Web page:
On February 18th, 2018, Michael Abels received the Composer of the Year Award at an event produced by MusicUNTOLD, an organization dedicated to representing programs that promote diversity and human dignity, with a focus on African-American composers. The award has been presented to the Get Out composer at the Michelle Obama Neighborhood Library in Long Beach, California. Get Out is the first film score ever written by Abels after a life-long career in music composing. While the film is nominated four times at the 2018 Oscars, today Score It Magazine focuses on this extremely talented composer.

Michael Abels at a Get Out screening in Los Angeles (Photo by Jason LaVeris/FilmMagic)

When Jordan Peele hired Michael Abels before he began shooting Get Out in 2016, the American composer – who was 53 at the time – had never written music for a film. Peele discovered him through YouTube with the video of a live performance of his concerto Urban Legends, and knew from this moment that Abels would be the perfect match for the Get Out soundtrack. The composer, practically unknown at the time when Get Out was released, dedicated most of his life to writing music. Having started composing music at the age of eight, Michael Abels has created over forty orchestral and choral works up to this day.

Born in 1962 in Phoenix, Arizona and raised in South Dakota, Michael Abels attended the University of Southern California Thornton School of Music, where he was introduced to film scoring and started composing music for student films. But Abels quickly became more of a stage composer, creating colourful orchestral pieces for concert halls. He draws his inspirations mainly from ethnic music and African-American music – jazz, soul, gospel, blues – and adapts these popular genres in order to create his unique symphonic sound. His best-known piece, Global Warming, was created in 1991 for the Phoenix Youth Symphony and blends traditional Irish music with Middle-Eastern tones. Composed at the end of the Cold War, after the Berlin Wall came down, Global Warming is a celebration of divergent cultures through their own folk music, and was one of the first works from an African-American composer to be performed by the National Symphony of South Africa after the election of Nelson Mandela. The same year, he composed two other pieces for gospel soloists, I’m Determined and Walk With Me.

Michael Abels has created several works for the Harlem Quartet, such as Urban Legends (2009) and Delights and Dances (2012). He also depicted the unified spirit of the country in the aftermath of 9/11 in the short orchestral piece Tribute, which was the first work performed by the National Symphony Orchestra after the World Trade Center attacks. In 1997, he composed the 13-minute orchestral piece Dance for Martin’s Dream, a powerful and personal celebration of Martin Luther King’s message of hope from his 1963 Lincoln Memorial speech and his legacy. The Los Angeles Opera also commissioned an opera from Abels called Homies & Popz (2000), about how Los Angeles homeless activist Ted Hayes created a cricket team in Compton in order to prevent the neighborhood youth from poverty, homelessness and gang culture. Abels has often been commissioned to compose his works, but his music lives through the political messages he introduces.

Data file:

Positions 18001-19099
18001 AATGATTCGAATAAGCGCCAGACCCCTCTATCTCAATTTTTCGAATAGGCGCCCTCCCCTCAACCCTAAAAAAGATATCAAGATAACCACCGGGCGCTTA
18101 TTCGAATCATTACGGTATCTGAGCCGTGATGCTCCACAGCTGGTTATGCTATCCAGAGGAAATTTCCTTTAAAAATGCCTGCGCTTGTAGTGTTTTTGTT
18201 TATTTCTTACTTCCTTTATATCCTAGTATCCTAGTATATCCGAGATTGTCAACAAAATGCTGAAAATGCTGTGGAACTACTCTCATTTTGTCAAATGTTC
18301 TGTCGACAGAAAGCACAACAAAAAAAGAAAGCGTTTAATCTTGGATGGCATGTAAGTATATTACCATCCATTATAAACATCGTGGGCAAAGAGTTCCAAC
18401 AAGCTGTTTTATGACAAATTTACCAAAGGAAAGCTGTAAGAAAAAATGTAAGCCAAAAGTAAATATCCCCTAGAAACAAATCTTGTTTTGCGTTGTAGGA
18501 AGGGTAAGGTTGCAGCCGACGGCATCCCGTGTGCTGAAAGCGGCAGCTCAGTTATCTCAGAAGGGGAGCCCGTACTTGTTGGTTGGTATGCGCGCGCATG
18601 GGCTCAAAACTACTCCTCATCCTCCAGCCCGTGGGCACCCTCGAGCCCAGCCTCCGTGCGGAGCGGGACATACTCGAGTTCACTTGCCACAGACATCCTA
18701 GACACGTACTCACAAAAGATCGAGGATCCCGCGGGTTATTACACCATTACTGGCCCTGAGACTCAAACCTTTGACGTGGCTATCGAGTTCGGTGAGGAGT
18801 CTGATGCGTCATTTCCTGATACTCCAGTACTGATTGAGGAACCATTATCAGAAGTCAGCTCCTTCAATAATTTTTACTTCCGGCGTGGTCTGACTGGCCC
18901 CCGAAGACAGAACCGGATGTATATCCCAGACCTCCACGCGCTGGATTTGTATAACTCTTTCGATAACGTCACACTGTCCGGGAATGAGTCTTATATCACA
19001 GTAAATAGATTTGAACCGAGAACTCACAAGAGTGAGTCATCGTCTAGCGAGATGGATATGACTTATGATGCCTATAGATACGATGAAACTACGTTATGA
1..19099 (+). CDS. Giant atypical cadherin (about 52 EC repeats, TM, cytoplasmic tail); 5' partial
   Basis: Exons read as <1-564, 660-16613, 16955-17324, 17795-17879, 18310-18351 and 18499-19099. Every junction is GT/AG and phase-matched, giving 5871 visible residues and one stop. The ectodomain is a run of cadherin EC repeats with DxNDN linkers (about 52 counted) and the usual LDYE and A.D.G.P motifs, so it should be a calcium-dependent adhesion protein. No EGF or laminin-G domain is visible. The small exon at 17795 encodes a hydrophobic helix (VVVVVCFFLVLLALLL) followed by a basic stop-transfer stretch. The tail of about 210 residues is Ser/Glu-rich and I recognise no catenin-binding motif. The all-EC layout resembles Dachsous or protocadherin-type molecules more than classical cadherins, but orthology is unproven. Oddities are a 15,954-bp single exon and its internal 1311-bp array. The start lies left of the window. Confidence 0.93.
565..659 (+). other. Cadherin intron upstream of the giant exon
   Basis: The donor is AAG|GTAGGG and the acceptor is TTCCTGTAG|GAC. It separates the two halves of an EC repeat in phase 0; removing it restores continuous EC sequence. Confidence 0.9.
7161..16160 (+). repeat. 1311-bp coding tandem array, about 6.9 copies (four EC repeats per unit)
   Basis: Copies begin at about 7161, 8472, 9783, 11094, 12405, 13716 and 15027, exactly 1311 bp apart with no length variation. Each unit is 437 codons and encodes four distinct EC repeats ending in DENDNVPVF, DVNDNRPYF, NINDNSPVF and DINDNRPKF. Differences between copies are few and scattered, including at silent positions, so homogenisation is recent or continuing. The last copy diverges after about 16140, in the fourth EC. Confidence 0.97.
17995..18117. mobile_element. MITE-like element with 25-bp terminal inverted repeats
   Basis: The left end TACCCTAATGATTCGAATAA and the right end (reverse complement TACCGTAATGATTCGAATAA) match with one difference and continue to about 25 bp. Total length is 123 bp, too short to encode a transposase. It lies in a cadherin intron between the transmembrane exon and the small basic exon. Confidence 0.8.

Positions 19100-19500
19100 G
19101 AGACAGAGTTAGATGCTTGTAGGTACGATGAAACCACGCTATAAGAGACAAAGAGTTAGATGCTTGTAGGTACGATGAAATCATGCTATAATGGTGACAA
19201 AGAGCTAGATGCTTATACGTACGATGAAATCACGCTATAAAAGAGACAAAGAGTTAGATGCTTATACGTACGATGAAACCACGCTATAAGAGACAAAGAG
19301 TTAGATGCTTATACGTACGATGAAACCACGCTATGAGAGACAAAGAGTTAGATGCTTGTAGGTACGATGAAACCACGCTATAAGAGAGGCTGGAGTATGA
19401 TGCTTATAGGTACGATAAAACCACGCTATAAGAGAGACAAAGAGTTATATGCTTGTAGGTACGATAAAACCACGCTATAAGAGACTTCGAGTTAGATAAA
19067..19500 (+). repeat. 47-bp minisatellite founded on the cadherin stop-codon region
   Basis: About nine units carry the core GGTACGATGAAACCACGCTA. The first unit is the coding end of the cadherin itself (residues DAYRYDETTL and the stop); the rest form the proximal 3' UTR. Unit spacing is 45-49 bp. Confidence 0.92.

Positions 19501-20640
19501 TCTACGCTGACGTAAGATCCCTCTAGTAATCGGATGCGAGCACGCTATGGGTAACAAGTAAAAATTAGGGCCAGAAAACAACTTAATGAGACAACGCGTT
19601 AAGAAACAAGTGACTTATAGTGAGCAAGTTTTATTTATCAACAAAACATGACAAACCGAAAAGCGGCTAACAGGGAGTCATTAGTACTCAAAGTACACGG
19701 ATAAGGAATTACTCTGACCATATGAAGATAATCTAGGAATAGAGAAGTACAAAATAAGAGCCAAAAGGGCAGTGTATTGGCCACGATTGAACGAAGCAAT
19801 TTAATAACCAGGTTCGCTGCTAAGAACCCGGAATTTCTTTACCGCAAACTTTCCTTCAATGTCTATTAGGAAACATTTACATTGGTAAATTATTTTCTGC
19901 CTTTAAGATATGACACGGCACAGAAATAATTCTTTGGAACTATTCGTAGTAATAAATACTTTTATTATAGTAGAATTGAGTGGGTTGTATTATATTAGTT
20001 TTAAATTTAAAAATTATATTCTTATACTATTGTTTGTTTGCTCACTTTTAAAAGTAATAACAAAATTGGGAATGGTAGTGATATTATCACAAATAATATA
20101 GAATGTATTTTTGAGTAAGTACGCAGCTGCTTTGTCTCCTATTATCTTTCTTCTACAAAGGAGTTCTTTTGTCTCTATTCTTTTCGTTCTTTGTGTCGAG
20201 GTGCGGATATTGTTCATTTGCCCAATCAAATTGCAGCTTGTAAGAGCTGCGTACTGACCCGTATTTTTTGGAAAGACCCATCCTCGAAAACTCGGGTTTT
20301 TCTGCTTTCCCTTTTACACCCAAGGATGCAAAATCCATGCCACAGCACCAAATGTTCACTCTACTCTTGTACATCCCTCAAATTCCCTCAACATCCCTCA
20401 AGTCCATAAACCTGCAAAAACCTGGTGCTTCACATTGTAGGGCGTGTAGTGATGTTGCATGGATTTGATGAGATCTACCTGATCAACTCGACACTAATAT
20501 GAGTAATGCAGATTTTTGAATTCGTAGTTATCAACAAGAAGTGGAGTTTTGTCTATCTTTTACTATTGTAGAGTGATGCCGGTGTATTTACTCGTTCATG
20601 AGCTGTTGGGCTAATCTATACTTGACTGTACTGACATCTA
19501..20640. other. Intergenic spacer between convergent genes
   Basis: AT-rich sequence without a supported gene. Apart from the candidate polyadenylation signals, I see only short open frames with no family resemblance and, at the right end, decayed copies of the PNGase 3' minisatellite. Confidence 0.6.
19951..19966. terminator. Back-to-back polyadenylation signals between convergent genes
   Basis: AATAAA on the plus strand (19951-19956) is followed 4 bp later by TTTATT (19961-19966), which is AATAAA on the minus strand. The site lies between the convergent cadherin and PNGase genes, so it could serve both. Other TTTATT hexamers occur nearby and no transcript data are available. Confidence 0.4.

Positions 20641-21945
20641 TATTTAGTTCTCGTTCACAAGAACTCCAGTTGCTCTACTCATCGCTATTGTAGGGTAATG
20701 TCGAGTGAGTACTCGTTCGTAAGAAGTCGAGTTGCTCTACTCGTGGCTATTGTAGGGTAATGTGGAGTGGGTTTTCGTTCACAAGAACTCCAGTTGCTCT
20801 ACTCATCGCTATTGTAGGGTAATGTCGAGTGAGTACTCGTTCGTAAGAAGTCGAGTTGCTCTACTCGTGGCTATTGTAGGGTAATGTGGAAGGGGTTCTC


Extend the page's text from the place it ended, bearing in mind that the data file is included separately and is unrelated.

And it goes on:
The vision Jordan Peele had for his film was very clear, and he knew from the start Abels would make a great job. He composed this Bernard Herrmann-like soundtrack, which at times is reminiscent of some of the most thrilling films by Alfred Hitchcock or Brian De Palma. The African-American legacy is also an important part of the score and should not be overlooked. Voices are heard in some of the pieces throughout the film, chanting and whispering phrases in Swahili like “Run” or “Save yourself” in a rather frightening vibe; the main title, “Sikiliza Kwa Wahenga”, can be translated by “Listen to your ancestors”. The whole score displays a message that reinforces the message that Jordan Peele put into the film’s script and somehow makes sense even when the score is played alone. Just like Peele did in the film, Abels’s score tells the story from the main character’s point of view, justifying the use of a music heavily rooted in African-American culture, but performed with unsettling undertones. After he composed the score for Get Out, Abels continued to spread his message when he wrote additional music for Kathryn Bigelow’s Detroit, which is set during the 1967 Detroit riots.

Although Get Out earned four important Oscar nominations – Best Film, Best Director (Jordan Peele), Best Actor in a Leading Role (Daniel Kaluuya), Best Original Screenplay (Jordan Peele) – Michael Abels is sadly missing from the nominees shortlist for Best Original Score. Peele recently said he was already planning to work with Abels again on a future film project, and we will not miss his further works.

Written by Valentin Maniglia

Edited by Marine Wong Kwok Chuen